Ministry of Home Affairs conducting survey on Singapore residents’ attitude towards death penalty

Ministry of Home Affairs conducting survey on Singapore residents’ attitude towards death penalty

Singapore’s Ministry of Home Affairs (MHA) has initiated a survey to gauge the attitudes of Singapore residents towards the death penalty.

The survey aims to provide the ministry with a comprehensive understanding of public sentiments on this controversial issue.

To carry out the survey – based on an extended invitation basis, MHA has commissioned Media Research Consultants Pte Ltd, a subsidiary of Mediacorp, who will conduct the research between April 2023 and June 2023.

The findings of the survey will be reported in an aggregated form, ensuring individual responses remain confidential. As a token of appreciation, surveyed individuals will receive a $10 NTUC Fairprice voucher.

The decision to conduct this survey follows the recent execution of Tangaraju Suppiah, a 46-year-old Singaporean convicted and sentenced to death in October 2018 for abetting by conspiracy to traffic 1,017.9g of cannabis.

Tangaraju’s execution was the first in six months and the 12th since the previous year, marking a resumption of executions in Singapore in March 2022 after a hiatus of over two years.

Renowned British tycoon Richard Branson made headlines on Monday, April 24, when he urged Singapore to halt the imminent execution of Tangaraju Suppiah.

Branson, a member of the Geneva-based Global Commission on Drug Policy, claimed that Tangaraju may be innocent and argued that executing low-level participants in the drug trade does little to curb the global drug trade, which is worth hundreds of billions of dollars annually.

Responding to Branson’s statements, MHA issued a press statement rebutting his points and defending Singapore’s drug policies and the death penalty.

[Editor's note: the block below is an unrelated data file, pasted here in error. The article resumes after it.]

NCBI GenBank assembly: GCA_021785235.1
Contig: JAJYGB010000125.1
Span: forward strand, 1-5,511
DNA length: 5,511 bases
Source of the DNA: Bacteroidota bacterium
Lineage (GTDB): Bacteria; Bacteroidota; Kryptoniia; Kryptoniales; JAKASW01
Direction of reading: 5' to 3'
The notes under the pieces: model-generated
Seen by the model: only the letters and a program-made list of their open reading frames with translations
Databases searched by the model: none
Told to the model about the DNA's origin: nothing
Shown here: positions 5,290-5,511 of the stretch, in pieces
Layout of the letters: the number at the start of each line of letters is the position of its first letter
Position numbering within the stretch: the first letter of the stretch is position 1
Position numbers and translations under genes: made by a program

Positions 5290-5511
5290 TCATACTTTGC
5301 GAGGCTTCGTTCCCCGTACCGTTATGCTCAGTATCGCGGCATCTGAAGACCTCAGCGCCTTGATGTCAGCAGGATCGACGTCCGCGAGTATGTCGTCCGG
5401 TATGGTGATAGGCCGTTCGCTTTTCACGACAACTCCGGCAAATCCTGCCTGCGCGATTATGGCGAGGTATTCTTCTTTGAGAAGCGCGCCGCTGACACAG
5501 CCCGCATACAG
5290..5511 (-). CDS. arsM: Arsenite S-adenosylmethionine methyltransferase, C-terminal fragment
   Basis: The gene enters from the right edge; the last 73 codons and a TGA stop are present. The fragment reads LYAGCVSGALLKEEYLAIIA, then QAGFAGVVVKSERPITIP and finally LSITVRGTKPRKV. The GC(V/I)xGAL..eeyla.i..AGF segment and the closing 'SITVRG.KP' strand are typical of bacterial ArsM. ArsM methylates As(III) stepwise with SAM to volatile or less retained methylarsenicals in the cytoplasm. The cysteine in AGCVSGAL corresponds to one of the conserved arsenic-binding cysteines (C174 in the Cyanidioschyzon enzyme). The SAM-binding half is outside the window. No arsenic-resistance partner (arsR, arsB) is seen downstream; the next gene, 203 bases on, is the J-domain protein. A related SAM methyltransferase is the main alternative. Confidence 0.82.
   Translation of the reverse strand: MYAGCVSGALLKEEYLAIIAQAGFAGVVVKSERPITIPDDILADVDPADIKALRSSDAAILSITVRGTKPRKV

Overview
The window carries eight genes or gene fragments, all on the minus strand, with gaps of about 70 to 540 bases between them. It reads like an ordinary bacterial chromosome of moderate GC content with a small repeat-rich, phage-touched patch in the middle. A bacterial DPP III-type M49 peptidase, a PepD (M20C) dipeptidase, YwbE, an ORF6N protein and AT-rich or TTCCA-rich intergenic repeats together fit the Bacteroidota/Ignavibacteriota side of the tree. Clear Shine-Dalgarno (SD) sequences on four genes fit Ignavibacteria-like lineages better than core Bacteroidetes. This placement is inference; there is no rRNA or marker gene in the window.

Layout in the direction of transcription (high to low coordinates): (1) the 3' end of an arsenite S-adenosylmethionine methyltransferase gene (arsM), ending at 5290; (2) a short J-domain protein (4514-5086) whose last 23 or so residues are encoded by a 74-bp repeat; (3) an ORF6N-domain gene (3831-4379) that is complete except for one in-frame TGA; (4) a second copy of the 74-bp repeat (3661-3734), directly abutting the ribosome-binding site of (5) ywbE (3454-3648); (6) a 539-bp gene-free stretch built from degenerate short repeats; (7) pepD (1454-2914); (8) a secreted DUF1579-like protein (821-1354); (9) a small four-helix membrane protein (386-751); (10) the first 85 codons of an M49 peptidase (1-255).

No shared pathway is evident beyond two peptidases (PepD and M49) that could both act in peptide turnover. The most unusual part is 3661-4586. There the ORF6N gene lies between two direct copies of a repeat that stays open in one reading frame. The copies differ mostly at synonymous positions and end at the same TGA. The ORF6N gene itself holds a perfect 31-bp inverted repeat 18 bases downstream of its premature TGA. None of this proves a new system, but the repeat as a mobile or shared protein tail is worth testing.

It emphasized that Singapore’s approach to the death penalty has been effective and based on the country’s experiences.

The ministry affirmed its commitment to charting its own path in the best interests of Singaporeans and requested that Branson respect their choices.

In an earlier response to Branson’s call for the Singapore government to directly engage Singaporeans on the death penalty, MHA highlighted that extensive engagement with the public on this matter had already occurred.

The government has had discussions on the death penalty with thousands of Singaporeans, according to MHA.

They cited studies indicating overwhelming support for the death penalty, with 74% of respondents favouring it for the most serious crimes. Additionally, more than 80% of participants agreed that it serves as a deterrent for crimes such as drug trafficking, firearms offenses, and murder, and 66% agreed that the mandatory death penalty is appropriate for those convicted of trafficking a significant quantity of drugs.

Given MHA’s immense trust that Singaporeans strongly support the use of the death penalty, why is MHA allocating public funds to engage the public further on their views regarding capital punishment?

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